Let’s take life one day at a time. Live intentionally. Be purposeful and prosperous. In relationships, your spiritual life, in your work and even in your free time. When you approach tasks, or even life in general, with intention, things get done. You take ownership and pride in what you do, and people will notice. Not that you should live for other people, but it is nice to get recognition and appreciation sometimes.

This morning, my daughter was telling me how she kept getting noticed the other day everywhere she went. A friend at school told her she looked fancy today. Friends at the theatre were telling her how pretty she looked and some others complimented her on her out fit and hair. It made her feel good, of course, didn’t fully understand why everyone noticed her that day. I explained to her that people take notice when you put forth a little more effort. She was well put together that day. She wore a blouse instead of a t-shirt, nice jeans and dressy pink shoes instead of tennis shoes or flip flops. She had taken the time to curl her hair and put on lipstick. She rarely wears makeup because she’s beautiful without it. But, the little bit of intentional effort to spruce up that day paid off.

People notice even the slightest difference. This is what I mean. No need for big or elaborate differences, but little purposeful actions can make a difference in our lives. The difference between plain and marvelous, the difference between safe and sorry, the difference between happily ever after and frustratingly dissatisfied. The difference between acceptance and rejection letters. You get the picture. Now, go live with intention!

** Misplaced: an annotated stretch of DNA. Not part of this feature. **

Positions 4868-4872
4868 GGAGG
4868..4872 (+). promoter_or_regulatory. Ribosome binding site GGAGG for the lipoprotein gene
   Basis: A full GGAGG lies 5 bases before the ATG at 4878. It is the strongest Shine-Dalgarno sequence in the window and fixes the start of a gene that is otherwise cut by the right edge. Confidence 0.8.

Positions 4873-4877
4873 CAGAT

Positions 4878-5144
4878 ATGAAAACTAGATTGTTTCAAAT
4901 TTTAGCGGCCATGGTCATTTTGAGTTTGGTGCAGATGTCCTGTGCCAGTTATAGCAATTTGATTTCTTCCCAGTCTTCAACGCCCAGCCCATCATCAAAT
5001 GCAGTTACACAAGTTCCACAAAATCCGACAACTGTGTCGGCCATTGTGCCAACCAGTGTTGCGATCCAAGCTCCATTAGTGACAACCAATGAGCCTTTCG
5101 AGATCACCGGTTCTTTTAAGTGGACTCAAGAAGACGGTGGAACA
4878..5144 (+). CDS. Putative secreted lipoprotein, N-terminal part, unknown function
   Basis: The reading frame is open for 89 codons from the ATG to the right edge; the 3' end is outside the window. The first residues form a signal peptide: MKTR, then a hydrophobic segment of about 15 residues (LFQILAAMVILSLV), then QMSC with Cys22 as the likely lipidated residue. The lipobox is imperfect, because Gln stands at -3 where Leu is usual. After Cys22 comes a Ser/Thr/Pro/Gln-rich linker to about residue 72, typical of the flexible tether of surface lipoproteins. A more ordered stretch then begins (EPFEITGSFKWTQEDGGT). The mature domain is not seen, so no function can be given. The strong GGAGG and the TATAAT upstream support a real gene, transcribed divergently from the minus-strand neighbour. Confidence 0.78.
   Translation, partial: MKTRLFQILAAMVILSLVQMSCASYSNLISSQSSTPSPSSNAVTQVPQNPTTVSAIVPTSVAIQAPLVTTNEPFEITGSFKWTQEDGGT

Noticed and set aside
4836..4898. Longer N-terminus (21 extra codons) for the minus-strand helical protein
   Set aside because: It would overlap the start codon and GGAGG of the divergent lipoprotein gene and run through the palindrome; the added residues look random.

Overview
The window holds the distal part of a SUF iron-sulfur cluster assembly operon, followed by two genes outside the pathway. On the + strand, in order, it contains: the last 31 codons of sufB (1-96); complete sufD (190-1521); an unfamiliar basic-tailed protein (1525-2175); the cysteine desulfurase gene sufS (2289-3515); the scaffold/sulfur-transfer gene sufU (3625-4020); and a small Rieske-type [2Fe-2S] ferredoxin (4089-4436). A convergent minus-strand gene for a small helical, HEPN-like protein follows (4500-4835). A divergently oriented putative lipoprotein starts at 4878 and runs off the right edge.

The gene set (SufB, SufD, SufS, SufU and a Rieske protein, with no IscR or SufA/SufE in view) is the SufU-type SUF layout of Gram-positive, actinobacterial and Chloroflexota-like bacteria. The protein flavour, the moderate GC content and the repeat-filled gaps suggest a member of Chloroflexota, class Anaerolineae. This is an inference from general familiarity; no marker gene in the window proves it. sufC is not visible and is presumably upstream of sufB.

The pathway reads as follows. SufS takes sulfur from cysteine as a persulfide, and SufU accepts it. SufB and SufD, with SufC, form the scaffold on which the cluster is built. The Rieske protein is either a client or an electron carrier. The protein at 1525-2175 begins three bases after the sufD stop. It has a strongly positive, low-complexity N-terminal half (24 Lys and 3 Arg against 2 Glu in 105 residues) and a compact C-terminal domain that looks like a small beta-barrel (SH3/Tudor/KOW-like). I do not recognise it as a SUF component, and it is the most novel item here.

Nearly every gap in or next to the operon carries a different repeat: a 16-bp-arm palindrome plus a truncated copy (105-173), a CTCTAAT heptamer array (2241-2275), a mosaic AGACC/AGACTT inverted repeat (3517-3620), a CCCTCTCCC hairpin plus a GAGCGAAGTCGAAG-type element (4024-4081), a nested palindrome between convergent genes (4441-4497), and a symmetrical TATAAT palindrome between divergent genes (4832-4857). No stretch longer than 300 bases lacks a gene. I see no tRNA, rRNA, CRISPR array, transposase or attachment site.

Write Drunk

Write drunk. Edit sober.
This was Hemingway’s words to live and work by. I like it! It makes sense to me. Allow your imagination to run free and wild. Write like a madman then go back later more objectively to fix up the craziness.

When creativity brings his madness, don’t deny him. Let him sink into every fiber of your being.

When the juices start flowing and there’s nothing hindering you, magic can happen. That’s when greatness strikes and inspiration is at its best. Wildly creative folks have changed the world this way. Join me as I challenge myself today to turn off the editor and just write drunk.

Something Rotten!

Teenagers! Boy are they dramatic! I asked my teenage daughter to do a simple chore. One that wouldn’t take probably ten minutes and I got the full head roll eye roll. The eye roll where you see nothing but the whites of the eyes, full fledged eye roll. Then I hear the huff. My reply was, “I sure wish my life was as difficult as yours.”

How spoiled is my kid? How spoiled are most of them? And in the grand scheme of things, it isn’t cute and it isn’t pretty. My daughter is 17, going on 18 very soon and will be out of high school in three short months. She’s practically an adult and who likes a spoiled adult? Of course, she’s my daughter, but she doesn’t always act like that. She’s going to be a productive and successful adult, but this incident made me think about life and how spoiled we are sometimes when we approach God for things.

Do we throw temper tantrums? Do we ever wine and roll our eyes at God, even figuratively? Are we always grateful? Do we obey him and worship him without question? Are we judgmental towards others?

While we’re certainly encouraged by Scripture to make our requests known to the Father (Philippians 4:6), the highest calling on our lives is to love God with all of our hearts, souls, bodies and minds (Matthew 22:37). We can do both, but we are commanded to seek God first: to look to Him as our Ultimate. Our Portion.

Asaph wrote Psalm 73 with a lot on his mind. He was flustered about all the bad people around him. He wondered why God wasn’t smacking them around for being so wretched and was struggling to keep his eyes on his own life. Sound familiar?

Then his woes turned to worship as he entered into the sanctuary of God (v17). His heart began to untangle as he remembered God’s sovereignty. In Psalm 73:26, he finally landed in a good place. My flesh and my heart may fail, but God is the strength of my heart and my portion forever.